2 hours 11 minutes
Okay. Module to methods of attack
in model One. We learned about the why involved in the insider threat scenario in module to methods of attack. We take a look at the what? Involved in the insider threat.
We will take a look at the attacks,
uh, that human beings have come up with and the damage that they have done.
Okay, so let's talk about attack methods. Okay. So the largest and most devastating and started attacks on the U. S. Government were perpetrated by Mr Edward Snowden.
It was a defense contractor working for the agency. He had access to the network in the systems. He knew how the security infrastructure worked, and so he was able to do some significant damage.
Um, by stealing a large amount of classified data.
So this is an example?
Uh, the devastation that can be weak. Tw by an insider who has decided to do bad things within an organization.
Okay, so an insider attacker can exploit their access to gather information, copy store exfiltrate damage or destroy data or systems.
They can do some serious devastation.
Uh, this kind of review, what we're gonna talk about in this section
And, uh, so we're gonna talk about it. The attack surface area. We're gonna talk about privilege, user attacks,
non privileged user attacks, road systems,
attacks, printing smartphone and memorization.
Okay. So first, let's talk about the attack surface area.
Why is this important? Because this is the area that is available to be attacked.
The area that is exposed. So, for instance, if you're on attacker out there on the Internet and you're a hacker and you're trying to hack into the company network,
you may only be able to see
the things that are exposed by the firewall. The firewall may only let you see a little bit of things so you can see the firewall
You can see maybe the external rounder. You can probably see whatever's in the D m Z the militarized zone of the network, which is where you keep your Web servers and the things that are exposed to the Internet.
So you may only be able to see a few things.
If you're an insider
and you're sitting on your work station on the inside of a company network,
guess what. You can see
the whole kingdom if you will, because you have the keys to the kingdom.
You are on the inside. Your trusted your granted access your given database access your given network access. So you, in theory, are a much greater danger than the external hacker. If you decide to be
so, that is a tax service area.
So privileged user attacks. A privilege user is someone who has elevated privileges on the network on the app on an application on a system. They may be a developer. They maybe someone who doesn't maintenance on the servers of the database, et cetera, et cetera. They have higher level privileges
in the hours
worker within an organization. Privileged user attacks
are a scenario where the privilege user uses their higher level access to do bad things. For instance, a system administrator who wants to steal a bunch of data may, um, tell everyone that they need to do maintenance on the server
in actuality, because one of the drives his pad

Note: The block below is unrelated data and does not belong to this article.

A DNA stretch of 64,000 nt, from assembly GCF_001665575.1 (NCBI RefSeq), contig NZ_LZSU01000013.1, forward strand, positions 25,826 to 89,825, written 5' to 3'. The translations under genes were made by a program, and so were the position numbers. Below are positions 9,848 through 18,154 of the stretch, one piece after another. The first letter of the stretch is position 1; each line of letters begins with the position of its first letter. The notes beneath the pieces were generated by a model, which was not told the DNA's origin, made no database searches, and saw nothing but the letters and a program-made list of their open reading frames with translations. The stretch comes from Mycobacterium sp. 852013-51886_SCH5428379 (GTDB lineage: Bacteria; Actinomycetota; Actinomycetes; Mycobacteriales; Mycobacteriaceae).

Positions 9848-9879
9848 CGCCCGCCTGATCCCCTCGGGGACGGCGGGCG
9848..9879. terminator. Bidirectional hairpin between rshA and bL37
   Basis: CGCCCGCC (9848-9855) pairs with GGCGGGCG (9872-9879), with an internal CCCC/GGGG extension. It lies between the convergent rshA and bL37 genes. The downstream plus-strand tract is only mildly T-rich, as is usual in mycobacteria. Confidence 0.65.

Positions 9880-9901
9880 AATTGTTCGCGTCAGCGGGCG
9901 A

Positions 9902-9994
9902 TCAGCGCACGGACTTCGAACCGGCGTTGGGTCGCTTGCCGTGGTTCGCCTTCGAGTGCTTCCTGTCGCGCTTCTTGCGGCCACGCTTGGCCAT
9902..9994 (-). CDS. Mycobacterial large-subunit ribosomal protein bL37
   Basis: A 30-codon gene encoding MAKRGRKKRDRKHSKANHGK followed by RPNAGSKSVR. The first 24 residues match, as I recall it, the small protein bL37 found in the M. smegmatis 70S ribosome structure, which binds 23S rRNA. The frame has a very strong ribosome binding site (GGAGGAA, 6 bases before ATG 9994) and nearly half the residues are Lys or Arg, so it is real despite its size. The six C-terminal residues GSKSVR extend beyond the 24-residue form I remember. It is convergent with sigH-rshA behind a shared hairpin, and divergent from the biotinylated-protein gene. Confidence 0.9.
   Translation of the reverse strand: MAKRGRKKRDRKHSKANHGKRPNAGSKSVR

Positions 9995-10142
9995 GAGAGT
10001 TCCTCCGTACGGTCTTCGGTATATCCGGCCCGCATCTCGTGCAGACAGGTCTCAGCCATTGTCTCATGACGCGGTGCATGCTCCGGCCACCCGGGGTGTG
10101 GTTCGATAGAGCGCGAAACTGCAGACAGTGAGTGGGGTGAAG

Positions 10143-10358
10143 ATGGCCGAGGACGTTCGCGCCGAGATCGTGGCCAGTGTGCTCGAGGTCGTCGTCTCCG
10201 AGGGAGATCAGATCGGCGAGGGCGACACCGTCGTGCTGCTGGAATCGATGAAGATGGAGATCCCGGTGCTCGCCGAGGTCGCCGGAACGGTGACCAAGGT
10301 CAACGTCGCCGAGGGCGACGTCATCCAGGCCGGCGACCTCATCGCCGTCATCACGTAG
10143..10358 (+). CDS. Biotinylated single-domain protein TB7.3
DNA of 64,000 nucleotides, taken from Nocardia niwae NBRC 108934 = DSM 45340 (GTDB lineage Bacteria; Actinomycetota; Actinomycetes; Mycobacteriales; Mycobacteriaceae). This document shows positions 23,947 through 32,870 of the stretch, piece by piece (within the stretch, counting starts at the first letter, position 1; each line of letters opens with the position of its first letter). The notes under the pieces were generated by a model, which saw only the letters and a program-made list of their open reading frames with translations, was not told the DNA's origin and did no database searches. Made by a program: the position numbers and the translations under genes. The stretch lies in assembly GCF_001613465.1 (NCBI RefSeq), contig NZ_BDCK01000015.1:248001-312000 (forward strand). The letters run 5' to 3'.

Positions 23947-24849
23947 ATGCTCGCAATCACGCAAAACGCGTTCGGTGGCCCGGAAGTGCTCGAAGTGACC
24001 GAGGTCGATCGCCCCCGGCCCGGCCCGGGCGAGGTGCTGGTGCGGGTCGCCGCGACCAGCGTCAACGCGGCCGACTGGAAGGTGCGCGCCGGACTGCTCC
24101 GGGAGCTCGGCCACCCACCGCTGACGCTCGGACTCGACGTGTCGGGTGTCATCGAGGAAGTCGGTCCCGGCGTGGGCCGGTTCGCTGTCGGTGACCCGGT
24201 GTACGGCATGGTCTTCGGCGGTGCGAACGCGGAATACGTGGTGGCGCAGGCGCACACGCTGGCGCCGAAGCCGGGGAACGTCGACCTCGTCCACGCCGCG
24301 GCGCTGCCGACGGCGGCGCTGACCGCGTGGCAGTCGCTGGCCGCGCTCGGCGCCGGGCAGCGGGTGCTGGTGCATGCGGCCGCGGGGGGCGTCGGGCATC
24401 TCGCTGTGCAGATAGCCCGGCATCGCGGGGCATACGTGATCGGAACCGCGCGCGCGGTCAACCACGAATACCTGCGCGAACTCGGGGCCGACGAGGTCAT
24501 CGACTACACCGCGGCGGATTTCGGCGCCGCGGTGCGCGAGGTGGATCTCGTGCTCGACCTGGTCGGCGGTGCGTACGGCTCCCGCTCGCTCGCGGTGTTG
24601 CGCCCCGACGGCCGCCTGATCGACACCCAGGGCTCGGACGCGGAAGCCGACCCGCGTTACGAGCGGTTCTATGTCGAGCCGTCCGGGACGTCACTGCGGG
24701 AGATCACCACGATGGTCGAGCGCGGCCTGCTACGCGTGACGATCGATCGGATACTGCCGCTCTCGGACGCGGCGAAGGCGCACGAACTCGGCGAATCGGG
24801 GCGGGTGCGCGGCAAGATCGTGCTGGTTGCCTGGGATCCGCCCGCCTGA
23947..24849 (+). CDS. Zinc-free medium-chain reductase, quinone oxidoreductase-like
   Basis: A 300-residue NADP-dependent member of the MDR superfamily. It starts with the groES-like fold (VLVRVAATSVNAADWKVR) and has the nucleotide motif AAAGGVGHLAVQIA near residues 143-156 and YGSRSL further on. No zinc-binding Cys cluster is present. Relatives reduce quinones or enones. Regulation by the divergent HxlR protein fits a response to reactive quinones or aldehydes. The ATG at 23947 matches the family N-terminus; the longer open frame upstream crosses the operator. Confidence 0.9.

and so they take the server to hum, they take off the bad drive and they put a new drive in, and they get it back up and everything's good, But in actuality, what they did
waas the copied
data onto that internal drive,
and they stole that data
that is under the ruse of doing maintenance.
So they may say that they're throwing that drive away because it's no longer good. Well, actually, they took it home.
So that's a scenario where you can see how a privilege juicer conduce, um, serious damage when it comes to the insider threat.
Okay, let's talk about non free would choose their attack.
Okay, so we talked about the producer. They could do a lot of bad stuff. Edward Snowden was a privileged user. Now let's talk about what the average user can do.
So when normal, not administrated, user's abuse, their access to steal all to destroy or expose information that is a non privileged user attack
and could be justice devastating, depending on the motivation and the determination of the individual. Examples of such an attack include abusing application access, elevating privileges, employing removable media. That means playing
a member, stick into a computer and copying gigs of data down and stick it in your pocket and take it at home.
Ex filtration of data that's sending it out through the network
to like Dropbox or something. Social engineering. That's where you use your use your relationships with people who trust you to try to get what you want, and there's all kinds of things that these insiders could do. It mentions SQL Injection as an example.
That is a scenario where you could look up online, how to do SQL injection
as in really a user, and then you can come to work and try it.
And if you you may get lucky and may be able to elevate privileges or get access to data that you want supposed to have access to buying, doing an SQL injection of pack. That said. So there's other examples,
but this shows the danger of a regular user
within an environment.
Okay, Rose System and Attack. Let's talk about that.
So this is a concept of an individual.
Anyone within an organization bringing in a computer like a laptop, maybe a small device like a raspberry pi are doing a bringing one in
and plugging it into the network.